|Method||Copper engraved with hand colour|
|Published||By John Ogilby Esqr. His Ma.ties Cosmographer [London, 1675]|
|Dimensions||330 x 440 mm|
Plate 55 from Ogilby's 'Britannia' plotting the road between the city of Bristol and Banbury. Seventeenth century Bristol and Banbury are depicted as street plans at the bottom of the first and top of the last ribbons, respectively. The road continues out of Bristol via Chipping Sodbury, Tetbury, Cirencester, Bibury, Burford, South Newton, and Bloxham, to Banbury. The map is further ornamented with numerous compass roses picked out in hand colour, and an illustrated title cartouche featuring the Royal arms and an agricultural garland.
John Ogilby, born in Edinburgh in 1600, was a man of many parts, his various vocations included dancing instructor, tutor, theatre owner, translator, poet, printer, historian and mapmaker. He did not embark on his last profession until he was over sixty years of age but in the short time before his death in 1675 he achieved lasting fame with his great work on the English roads, 'Britannia', published the year he died. It proved to be a milestone in English cartography, the first real step forward since the publication of Saxton's atlas in 1579.
The atlas had an immediate influence on the work of the London publishers; it was used as a reference for the addition of the roads to many extant plates, for example in the later editions of Saxton and Speed, and for new sets of county maps such as those by Robert Morden in the 1695 edition of Camden's 'Britannia'. Ogilby and his team surveyed seventy-two of the major roads in England and Wales and published the results of their surveys on one hundred folio sheets on a scale of one inch to one mile. Each of the maps covers the distance of about sixty to seventy miles and the longer routes are divided into four or five sheets.
The maps followed an entirely new concept with the roads being displayed in the shape of ribbons, some six or seven to a sheet, each with its own compass, with a title cartouche that was either ornamental or pictorial. The maps were engraved to show whether the roads were fenced or unfenced, whilst the hills were drawn in such a manner as to differentiate for the traveller the degree and direction of slope. There is an abundance of other detail such a villages, churches, parks, gentlemen's seats, bridges, rivers, ponds, woods and commons, windmills and gallows. Finally the iconography of each of the towns and cities on route is carefully delineated.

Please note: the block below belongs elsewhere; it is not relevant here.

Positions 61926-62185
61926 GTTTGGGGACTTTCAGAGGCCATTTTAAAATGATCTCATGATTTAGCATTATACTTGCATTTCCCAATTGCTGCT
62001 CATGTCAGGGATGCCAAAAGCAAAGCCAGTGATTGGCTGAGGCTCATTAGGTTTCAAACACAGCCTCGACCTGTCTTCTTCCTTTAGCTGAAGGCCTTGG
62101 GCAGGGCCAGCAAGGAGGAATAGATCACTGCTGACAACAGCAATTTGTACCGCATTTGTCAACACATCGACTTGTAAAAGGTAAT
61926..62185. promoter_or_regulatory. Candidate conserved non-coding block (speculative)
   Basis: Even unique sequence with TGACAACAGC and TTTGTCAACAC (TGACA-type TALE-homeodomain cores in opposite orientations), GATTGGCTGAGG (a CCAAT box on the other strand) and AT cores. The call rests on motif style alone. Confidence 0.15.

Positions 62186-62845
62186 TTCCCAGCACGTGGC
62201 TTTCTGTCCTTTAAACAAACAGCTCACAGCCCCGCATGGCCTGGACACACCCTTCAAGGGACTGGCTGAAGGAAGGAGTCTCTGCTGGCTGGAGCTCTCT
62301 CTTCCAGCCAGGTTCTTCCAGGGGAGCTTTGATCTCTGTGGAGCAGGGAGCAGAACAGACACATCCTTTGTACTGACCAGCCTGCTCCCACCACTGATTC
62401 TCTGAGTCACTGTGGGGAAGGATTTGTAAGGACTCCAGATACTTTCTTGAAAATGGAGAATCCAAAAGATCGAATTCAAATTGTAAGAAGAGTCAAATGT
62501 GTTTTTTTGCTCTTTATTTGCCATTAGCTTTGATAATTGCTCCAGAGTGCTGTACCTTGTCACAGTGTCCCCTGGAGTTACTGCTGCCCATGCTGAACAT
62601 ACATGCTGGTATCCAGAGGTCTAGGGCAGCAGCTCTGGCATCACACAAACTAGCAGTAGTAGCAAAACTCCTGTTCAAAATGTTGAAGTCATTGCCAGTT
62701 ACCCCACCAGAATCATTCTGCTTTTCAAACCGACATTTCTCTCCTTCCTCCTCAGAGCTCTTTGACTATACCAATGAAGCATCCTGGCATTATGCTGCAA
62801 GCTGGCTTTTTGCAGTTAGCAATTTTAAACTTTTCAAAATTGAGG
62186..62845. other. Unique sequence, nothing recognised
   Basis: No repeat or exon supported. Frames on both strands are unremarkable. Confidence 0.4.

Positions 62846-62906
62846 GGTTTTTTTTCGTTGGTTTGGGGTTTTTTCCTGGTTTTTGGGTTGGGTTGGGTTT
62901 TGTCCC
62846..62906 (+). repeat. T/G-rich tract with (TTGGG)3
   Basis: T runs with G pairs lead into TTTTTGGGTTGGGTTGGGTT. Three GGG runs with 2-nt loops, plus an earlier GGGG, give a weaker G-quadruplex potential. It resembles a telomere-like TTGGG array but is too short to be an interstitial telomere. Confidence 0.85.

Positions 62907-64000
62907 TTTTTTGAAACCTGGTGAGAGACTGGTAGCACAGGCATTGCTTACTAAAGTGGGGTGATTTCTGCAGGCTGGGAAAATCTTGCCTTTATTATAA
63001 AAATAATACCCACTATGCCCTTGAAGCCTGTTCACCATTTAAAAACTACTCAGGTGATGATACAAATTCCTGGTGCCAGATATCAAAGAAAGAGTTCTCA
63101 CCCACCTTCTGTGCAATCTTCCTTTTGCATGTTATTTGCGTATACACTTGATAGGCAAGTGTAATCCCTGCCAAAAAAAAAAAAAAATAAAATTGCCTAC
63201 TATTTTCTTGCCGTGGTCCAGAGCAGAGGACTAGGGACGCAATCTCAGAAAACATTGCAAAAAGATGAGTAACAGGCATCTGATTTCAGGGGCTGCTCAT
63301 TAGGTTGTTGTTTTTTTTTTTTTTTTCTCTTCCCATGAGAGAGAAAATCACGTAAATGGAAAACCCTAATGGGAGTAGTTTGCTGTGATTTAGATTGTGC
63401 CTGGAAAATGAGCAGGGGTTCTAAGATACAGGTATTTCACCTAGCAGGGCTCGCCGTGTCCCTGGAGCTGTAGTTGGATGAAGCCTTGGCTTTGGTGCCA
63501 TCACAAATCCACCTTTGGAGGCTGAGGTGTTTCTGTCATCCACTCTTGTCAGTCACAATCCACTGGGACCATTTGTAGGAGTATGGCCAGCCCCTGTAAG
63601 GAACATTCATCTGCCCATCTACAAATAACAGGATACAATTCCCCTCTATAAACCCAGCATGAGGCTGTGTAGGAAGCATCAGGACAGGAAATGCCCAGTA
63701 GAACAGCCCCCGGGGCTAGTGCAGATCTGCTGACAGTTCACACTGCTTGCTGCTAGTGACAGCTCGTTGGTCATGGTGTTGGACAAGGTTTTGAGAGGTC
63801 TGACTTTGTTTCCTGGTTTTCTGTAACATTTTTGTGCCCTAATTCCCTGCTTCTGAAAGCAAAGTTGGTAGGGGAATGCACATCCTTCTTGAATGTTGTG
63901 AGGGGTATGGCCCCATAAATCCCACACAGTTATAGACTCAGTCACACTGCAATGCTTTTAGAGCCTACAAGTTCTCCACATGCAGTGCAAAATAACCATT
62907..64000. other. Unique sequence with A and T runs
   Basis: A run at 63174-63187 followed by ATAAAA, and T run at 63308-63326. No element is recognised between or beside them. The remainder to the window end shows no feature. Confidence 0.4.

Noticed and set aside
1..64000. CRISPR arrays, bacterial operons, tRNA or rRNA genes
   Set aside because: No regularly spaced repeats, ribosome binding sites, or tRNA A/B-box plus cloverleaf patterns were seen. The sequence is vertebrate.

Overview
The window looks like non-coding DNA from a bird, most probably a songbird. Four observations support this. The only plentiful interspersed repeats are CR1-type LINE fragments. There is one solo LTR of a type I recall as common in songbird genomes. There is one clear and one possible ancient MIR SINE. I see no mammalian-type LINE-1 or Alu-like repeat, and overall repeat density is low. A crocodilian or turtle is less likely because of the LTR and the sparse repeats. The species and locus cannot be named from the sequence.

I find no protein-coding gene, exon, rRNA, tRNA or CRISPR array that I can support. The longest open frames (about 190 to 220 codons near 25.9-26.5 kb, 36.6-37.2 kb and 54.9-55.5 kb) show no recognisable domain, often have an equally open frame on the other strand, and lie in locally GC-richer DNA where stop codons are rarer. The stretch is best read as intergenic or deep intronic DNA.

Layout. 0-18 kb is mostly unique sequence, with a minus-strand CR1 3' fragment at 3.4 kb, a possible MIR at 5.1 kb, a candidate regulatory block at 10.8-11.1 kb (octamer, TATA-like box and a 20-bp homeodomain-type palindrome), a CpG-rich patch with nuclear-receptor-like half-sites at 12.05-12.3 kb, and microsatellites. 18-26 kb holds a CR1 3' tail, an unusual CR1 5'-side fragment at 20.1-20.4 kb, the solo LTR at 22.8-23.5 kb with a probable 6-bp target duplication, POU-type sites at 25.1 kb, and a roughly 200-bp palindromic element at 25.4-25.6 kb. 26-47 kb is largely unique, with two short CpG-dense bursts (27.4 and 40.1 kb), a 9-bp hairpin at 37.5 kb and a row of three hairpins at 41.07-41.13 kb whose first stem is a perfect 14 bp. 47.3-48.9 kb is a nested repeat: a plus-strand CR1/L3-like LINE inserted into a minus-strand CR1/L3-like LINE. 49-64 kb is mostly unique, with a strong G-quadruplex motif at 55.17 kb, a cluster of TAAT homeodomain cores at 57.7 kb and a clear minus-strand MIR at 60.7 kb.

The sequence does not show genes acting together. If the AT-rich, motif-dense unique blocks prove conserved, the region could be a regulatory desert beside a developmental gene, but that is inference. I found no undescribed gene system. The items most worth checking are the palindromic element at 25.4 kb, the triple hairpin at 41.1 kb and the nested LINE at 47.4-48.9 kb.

The atlas was also of historical importance for Ogilby ignored local tradition and standardised the English mile throughout his book at 1,760 yards where it remains to this day. The two editions of the 'Britannia' in 1675 and 1698 meant that the atlas had a relatively short life but there were many derivatives from it early in the next century, when it was published in an abridged version by a number of publishers including Owen and Bowen, Gardner and Senex.
Of particular interest are the four maps illustrating the surveyors at work. One man is pushing a measuring wheel, one revolution of which was equivalent to half a pole of 8 1/2 feet, the number of revolutions being registered in a dial near the handle, whilst a rider on horseback carries a quadrant and a cherubic boy holds a section of the surveyor's chain.
Condition: Central vertical fold, as issued. Minor staining and time toning to margins. Minor acid burn to margins from old mount. Blank on verso.